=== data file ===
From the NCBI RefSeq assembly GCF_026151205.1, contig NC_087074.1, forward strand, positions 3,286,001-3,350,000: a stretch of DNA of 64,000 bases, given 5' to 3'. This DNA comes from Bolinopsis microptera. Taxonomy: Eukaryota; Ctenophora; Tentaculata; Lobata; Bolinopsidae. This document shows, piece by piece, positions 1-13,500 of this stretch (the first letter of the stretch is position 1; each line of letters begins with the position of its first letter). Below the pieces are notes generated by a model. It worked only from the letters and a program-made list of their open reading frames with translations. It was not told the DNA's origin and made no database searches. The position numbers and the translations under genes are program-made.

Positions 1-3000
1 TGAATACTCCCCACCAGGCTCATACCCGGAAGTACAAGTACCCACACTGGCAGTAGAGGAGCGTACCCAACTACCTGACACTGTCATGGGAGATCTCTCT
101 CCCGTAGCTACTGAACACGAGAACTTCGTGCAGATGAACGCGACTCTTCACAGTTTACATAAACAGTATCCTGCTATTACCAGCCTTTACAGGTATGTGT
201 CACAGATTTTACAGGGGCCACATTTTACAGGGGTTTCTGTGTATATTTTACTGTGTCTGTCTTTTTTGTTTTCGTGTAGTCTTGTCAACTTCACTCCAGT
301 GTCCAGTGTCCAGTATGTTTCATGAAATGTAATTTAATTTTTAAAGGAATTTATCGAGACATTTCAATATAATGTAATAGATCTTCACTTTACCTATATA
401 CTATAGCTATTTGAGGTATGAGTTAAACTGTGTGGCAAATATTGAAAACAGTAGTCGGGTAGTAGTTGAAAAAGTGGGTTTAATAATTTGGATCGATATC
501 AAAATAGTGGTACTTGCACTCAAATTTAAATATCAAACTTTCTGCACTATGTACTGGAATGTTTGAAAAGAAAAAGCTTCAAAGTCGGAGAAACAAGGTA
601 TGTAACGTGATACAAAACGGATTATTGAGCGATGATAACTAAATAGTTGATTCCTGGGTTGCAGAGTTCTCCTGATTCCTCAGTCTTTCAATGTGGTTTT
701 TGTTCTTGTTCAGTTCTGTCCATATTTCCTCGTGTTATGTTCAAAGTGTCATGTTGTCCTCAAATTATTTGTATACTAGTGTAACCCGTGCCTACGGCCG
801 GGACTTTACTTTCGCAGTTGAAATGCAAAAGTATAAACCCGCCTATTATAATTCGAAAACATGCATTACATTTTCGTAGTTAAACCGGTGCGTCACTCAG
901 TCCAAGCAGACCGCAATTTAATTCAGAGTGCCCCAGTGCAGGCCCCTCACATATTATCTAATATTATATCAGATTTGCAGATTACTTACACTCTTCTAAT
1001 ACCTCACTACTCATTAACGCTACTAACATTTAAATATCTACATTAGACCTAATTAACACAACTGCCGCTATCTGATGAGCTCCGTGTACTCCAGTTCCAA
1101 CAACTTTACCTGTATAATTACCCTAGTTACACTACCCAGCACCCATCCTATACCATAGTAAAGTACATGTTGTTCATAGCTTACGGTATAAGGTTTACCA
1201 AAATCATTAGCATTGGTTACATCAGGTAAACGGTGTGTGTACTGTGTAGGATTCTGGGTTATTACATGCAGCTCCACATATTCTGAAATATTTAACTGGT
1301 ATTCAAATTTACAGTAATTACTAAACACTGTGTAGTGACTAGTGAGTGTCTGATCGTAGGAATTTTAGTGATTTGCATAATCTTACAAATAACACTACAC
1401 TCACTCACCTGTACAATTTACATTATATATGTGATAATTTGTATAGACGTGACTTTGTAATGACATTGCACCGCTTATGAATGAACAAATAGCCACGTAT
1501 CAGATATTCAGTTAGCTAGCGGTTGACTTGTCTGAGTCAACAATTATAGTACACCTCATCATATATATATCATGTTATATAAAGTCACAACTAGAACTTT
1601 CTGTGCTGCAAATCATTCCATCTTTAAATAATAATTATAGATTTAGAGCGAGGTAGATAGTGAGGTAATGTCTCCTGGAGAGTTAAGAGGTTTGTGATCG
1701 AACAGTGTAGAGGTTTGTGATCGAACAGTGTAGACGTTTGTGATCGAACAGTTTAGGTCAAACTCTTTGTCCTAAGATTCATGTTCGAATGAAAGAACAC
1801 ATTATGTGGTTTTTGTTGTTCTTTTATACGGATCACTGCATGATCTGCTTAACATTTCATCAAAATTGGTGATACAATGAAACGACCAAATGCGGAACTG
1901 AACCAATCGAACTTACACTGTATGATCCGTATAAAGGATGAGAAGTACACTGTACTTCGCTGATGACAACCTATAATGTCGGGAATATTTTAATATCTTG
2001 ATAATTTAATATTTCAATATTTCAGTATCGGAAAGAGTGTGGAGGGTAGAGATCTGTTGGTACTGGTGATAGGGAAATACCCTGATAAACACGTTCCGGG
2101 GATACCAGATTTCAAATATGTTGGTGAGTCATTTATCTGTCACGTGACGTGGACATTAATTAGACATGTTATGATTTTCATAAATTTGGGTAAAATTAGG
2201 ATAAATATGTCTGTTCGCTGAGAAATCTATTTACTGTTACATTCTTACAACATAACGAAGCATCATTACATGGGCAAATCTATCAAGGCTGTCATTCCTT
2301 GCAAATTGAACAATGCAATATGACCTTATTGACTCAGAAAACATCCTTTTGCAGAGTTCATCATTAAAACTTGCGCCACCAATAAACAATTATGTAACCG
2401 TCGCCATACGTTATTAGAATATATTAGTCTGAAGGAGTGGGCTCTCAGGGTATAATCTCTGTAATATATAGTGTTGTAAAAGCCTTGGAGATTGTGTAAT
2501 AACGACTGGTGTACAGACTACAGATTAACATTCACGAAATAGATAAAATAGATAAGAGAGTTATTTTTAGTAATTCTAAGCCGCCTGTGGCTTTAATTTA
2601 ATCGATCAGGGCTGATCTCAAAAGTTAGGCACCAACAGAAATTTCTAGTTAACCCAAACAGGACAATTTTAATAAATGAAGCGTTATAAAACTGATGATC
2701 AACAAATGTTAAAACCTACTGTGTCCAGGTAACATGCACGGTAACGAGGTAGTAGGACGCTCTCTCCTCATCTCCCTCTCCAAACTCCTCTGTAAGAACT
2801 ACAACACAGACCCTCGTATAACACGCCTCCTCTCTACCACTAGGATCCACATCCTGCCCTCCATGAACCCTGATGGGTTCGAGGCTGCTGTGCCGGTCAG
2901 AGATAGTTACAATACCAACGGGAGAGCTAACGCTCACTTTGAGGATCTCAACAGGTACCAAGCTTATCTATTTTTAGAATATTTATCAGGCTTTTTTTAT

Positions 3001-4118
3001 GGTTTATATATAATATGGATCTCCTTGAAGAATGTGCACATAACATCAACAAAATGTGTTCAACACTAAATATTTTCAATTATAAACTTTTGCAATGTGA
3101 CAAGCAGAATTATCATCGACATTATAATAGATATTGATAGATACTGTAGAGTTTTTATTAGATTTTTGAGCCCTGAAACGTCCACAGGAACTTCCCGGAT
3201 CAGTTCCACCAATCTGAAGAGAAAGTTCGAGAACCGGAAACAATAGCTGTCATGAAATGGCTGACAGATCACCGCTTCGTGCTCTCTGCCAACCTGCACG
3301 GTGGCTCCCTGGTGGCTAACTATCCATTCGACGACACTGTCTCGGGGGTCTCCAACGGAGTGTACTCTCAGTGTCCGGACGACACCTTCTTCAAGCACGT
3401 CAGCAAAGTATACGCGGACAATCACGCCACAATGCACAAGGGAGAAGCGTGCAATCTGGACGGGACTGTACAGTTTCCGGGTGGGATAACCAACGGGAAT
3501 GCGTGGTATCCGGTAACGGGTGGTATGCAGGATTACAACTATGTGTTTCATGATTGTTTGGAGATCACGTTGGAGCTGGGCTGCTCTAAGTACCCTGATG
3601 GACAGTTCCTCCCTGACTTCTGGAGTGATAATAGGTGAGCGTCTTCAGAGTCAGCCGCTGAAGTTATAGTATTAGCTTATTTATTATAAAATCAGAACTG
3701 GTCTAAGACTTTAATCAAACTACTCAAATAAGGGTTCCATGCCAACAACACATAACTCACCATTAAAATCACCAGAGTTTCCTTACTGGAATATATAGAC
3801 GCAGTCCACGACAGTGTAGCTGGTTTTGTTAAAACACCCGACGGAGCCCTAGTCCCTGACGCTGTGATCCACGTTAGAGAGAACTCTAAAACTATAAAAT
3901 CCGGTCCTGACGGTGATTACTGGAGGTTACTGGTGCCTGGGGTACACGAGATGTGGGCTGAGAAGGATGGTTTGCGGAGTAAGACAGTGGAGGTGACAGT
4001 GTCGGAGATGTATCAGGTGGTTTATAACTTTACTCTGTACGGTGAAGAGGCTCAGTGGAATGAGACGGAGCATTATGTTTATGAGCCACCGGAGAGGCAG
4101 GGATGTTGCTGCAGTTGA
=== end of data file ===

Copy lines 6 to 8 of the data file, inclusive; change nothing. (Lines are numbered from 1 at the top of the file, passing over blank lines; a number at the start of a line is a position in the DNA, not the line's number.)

301 GTCCAGTGTCCAGTATGTTTCATGAAATGTAATTTAATTTTTAAAGGAATTTATCGAGACATTTCAATATAATGTAATAGATCTTCACTTTACCTATATA
401 CTATAGCTATTTGAGGTATGAGTTAAACTGTGTGGCAAATATTGAAAACAGTAGTCGGGTAGTAGTTGAAAAAGTGGGTTTAATAATTTGGATCGATATC
501 AAAATAGTGGTACTTGCACTCAAATTTAAATATCAAACTTTCTGCACTATGTACTGGAATGTTTGAAAAGAAAAAGCTTCAAAGTCGGAGAAACAAGGTA